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Beloved Shadows, de Nach
Dance

#296

Work

2 min

Beloved Shadows, by Nach

With her second solo, Beloved Shadows (2019), Nach hybridizes Krump and Butô, two dances born of protest movements, to explore women's desire and invoke her ghosts. A project born during a residency in Kyoto.

© Patrick Berger
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Dancing Krump-style

Born into a Cape Verdean family, at the age of 22 Anne-Marie Van discovered dance with Krump, a derivative of hip-hop, while watching dancers on the forecourt of the Lyon Opera House. Fascinated by this raw and expressive dance, she trained to the rhythm of battles and sessions between Lyon, Paris and Los Angeles, taking Nach as her stage name.

 

From 2007, she began to mix her Krump with contemporary dance, performing the choreography of Heddy Maalem, notably in his piece Éloge du puissant royaume (Praise the Mighty Kingdom) in 2013. It was with this piece that she became a professional dancer. Nach then embarked on a career in choreography with a highly-noted solo about imprisonment, Cellule (Cell) in 2017.

 

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Ghosts of women

While Beloved Shadows is a solo act, Nach doesn't seem to be alone on stage. In it, the dancer performs as all sorts of ghosts: her ancestors, friends, female fighters and lovers. Through their voices, Nach wants to explore women's desire, a desire that is sometimes transcendent, painful or violent.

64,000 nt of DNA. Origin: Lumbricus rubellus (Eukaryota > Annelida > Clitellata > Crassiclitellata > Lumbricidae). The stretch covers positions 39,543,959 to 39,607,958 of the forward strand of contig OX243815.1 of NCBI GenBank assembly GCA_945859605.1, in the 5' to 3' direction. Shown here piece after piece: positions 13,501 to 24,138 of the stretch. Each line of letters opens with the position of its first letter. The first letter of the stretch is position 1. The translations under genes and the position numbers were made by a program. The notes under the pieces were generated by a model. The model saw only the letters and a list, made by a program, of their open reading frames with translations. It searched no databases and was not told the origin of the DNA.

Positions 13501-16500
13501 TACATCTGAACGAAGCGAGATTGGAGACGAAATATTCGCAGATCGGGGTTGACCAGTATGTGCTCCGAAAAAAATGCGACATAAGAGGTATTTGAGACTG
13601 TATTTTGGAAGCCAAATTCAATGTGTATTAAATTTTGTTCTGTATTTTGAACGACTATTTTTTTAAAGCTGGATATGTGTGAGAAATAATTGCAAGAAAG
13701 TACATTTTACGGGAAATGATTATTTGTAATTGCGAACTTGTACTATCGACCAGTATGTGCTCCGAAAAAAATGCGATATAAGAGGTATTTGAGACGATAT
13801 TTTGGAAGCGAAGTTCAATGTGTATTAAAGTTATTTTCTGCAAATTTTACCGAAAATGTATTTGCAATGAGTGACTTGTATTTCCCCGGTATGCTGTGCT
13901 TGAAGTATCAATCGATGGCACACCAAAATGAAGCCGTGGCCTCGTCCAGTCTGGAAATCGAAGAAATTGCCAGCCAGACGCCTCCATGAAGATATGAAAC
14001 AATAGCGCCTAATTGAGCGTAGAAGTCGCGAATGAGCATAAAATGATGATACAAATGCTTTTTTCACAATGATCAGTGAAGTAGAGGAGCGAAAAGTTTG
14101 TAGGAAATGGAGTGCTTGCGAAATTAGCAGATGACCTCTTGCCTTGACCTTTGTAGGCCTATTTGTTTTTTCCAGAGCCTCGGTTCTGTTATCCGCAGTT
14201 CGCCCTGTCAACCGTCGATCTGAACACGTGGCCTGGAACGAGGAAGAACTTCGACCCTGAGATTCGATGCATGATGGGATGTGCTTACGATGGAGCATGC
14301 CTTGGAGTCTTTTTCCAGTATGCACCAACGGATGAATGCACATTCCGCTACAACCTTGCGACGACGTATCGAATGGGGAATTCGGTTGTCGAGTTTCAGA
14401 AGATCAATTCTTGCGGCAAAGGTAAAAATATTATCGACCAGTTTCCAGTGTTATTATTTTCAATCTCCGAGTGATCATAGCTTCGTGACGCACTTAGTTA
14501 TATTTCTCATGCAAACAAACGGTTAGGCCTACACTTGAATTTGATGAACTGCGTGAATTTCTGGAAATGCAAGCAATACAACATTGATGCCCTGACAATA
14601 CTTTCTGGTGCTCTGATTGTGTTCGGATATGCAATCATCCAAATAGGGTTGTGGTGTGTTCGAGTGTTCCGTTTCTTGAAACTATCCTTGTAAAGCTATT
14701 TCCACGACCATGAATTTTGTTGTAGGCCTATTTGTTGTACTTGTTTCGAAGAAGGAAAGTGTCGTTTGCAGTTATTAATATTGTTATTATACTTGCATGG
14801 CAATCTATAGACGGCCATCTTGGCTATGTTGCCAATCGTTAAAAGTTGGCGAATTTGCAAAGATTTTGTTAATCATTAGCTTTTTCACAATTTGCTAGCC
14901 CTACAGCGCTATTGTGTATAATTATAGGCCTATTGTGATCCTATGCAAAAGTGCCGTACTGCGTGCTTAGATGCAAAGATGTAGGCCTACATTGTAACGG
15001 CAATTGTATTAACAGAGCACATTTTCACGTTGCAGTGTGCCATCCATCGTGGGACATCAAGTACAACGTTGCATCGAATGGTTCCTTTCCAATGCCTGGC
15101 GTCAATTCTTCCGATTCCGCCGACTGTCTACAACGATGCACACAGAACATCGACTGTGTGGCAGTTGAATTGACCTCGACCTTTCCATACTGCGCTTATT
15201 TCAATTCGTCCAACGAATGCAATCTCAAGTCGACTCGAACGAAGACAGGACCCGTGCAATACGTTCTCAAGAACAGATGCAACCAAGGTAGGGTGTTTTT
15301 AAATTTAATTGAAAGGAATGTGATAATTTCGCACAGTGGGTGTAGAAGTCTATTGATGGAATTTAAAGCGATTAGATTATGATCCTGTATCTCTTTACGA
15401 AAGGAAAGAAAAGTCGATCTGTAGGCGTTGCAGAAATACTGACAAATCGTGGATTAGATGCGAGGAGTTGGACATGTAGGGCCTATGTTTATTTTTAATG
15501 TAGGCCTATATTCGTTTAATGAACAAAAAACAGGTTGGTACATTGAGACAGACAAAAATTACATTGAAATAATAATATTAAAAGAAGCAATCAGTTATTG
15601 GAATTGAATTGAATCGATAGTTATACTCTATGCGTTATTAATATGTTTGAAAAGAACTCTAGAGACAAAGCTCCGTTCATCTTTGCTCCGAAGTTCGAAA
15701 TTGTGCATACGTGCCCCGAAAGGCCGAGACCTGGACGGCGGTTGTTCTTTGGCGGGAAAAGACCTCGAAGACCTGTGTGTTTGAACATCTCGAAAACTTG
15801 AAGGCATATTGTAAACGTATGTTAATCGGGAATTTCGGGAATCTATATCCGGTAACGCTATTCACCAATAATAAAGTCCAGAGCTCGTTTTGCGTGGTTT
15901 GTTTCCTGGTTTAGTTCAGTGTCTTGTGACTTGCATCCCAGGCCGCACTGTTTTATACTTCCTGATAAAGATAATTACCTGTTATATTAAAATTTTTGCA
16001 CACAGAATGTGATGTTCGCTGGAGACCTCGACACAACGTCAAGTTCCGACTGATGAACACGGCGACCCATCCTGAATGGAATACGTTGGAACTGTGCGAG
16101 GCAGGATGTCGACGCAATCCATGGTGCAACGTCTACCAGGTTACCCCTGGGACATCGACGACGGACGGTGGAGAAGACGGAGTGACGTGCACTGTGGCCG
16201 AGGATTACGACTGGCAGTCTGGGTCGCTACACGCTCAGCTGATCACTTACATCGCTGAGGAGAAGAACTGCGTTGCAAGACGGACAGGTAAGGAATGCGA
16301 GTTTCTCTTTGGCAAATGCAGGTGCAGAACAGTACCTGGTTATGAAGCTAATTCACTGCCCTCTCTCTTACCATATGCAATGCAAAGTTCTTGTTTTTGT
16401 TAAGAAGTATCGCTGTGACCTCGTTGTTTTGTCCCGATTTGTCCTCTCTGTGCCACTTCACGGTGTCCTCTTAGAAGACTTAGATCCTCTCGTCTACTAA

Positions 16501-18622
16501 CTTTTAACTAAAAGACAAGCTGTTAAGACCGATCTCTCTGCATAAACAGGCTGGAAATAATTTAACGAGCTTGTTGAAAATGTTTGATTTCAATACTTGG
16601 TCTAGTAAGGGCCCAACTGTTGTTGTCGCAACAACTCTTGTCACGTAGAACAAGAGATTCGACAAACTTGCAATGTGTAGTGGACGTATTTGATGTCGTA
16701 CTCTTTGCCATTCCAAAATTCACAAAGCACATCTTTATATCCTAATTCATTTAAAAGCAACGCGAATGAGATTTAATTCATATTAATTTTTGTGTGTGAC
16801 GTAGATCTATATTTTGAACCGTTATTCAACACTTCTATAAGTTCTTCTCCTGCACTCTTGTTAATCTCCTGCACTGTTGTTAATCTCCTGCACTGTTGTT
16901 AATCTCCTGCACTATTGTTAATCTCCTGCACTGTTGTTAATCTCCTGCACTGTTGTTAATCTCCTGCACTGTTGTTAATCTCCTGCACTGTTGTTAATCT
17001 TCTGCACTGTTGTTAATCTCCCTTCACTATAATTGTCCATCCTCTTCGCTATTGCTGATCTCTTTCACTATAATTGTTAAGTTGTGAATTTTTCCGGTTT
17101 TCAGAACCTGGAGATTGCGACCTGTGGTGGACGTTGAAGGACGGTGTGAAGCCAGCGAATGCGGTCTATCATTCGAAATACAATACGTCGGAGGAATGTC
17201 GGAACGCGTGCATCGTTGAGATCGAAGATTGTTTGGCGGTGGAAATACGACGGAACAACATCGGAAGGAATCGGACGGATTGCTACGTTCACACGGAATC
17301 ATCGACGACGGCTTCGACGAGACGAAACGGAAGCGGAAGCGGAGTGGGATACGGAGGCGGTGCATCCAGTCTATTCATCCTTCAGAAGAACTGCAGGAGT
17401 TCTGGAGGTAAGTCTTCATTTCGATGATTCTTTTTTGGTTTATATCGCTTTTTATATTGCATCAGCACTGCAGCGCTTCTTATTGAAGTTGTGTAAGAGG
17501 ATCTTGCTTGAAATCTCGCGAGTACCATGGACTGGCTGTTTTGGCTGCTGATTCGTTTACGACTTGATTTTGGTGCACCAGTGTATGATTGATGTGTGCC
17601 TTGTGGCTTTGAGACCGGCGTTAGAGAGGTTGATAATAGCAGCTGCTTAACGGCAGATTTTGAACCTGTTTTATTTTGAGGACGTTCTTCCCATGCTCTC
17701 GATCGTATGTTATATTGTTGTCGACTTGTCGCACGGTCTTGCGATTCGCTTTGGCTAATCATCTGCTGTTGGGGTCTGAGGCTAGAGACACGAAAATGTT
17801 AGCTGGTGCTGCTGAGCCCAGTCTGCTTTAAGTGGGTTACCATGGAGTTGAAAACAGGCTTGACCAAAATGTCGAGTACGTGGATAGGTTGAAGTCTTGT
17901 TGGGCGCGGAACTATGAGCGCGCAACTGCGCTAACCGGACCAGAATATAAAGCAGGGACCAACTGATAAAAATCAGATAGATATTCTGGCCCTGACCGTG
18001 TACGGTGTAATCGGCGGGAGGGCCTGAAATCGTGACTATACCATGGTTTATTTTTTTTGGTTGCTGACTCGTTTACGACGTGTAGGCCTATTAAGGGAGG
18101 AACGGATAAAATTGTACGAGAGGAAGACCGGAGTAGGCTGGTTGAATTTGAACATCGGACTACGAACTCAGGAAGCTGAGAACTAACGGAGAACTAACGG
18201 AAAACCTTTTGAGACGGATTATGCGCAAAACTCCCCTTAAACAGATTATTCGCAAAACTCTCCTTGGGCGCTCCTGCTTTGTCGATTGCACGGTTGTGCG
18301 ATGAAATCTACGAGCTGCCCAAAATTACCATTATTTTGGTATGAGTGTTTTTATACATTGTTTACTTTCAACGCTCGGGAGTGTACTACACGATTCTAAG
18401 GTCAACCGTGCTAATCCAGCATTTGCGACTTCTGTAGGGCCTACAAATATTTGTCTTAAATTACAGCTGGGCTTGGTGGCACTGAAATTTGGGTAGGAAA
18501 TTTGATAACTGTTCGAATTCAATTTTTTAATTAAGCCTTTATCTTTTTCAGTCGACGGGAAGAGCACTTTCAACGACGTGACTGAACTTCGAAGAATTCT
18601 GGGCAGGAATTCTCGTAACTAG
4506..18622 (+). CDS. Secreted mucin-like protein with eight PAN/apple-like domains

To convey her point, Nach mixes Krump and Butô: she then offers a hybrid dance, which is nervous and committed and sometimes raw, but also very aesthetic, with a marked expressiveness of the face and a distinct language spoken by the hands.

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The discovery of Butô

Nach embarked on creating Beloved Shadows in 2019 after discovering Butô, a type of Japanese dance theatre born in the 1960s. Often contemplative, it can seem the opposite of Krump, an explosive dance derived from hip-hop which is sometimes brutal.

 

But these two forms of expression also have similarities, including the fact that both originated from protest movements: Butô in response to the atomic bomb tragedy in Hiroshima in 1945, Krump in response to the plight of the Los Angeles ghettos in 2000. These are the similarities that Nach explores in Beloved Shadows, including the nightmarish world of these two dances.

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Learning in Kyoto

To create Beloved Shadows, Nach went to Japan to learn about Butô, the origin of this solo, in more depth. She spent six months in residence at Villa Kujoyama and trained with the masters of the discipline, all while not speaking a word of Japanese and not always using an interpreter.

 

Nach works in particular with Moe Yamamoto, a former dancer with Tatsumi Hijikata who founded Butô, and who also went on an internship in the Hakuba valley with the Dairakudakan company. She conveys a whole vocabulary of gestures and an expressive aesthetic in launching the contours of Beloved Shadows.

Nach, Beloved Shadows
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The Institut français and the project

Winner of the residency program at Villa Kujoyama, Nach completed a residency in Japan in 2018. Her Beloved Shadows solo, presented at L'Atelier, in Paris, in December 2019, is the result of her residency work. Find out more about the Villa Kujoyama residency programme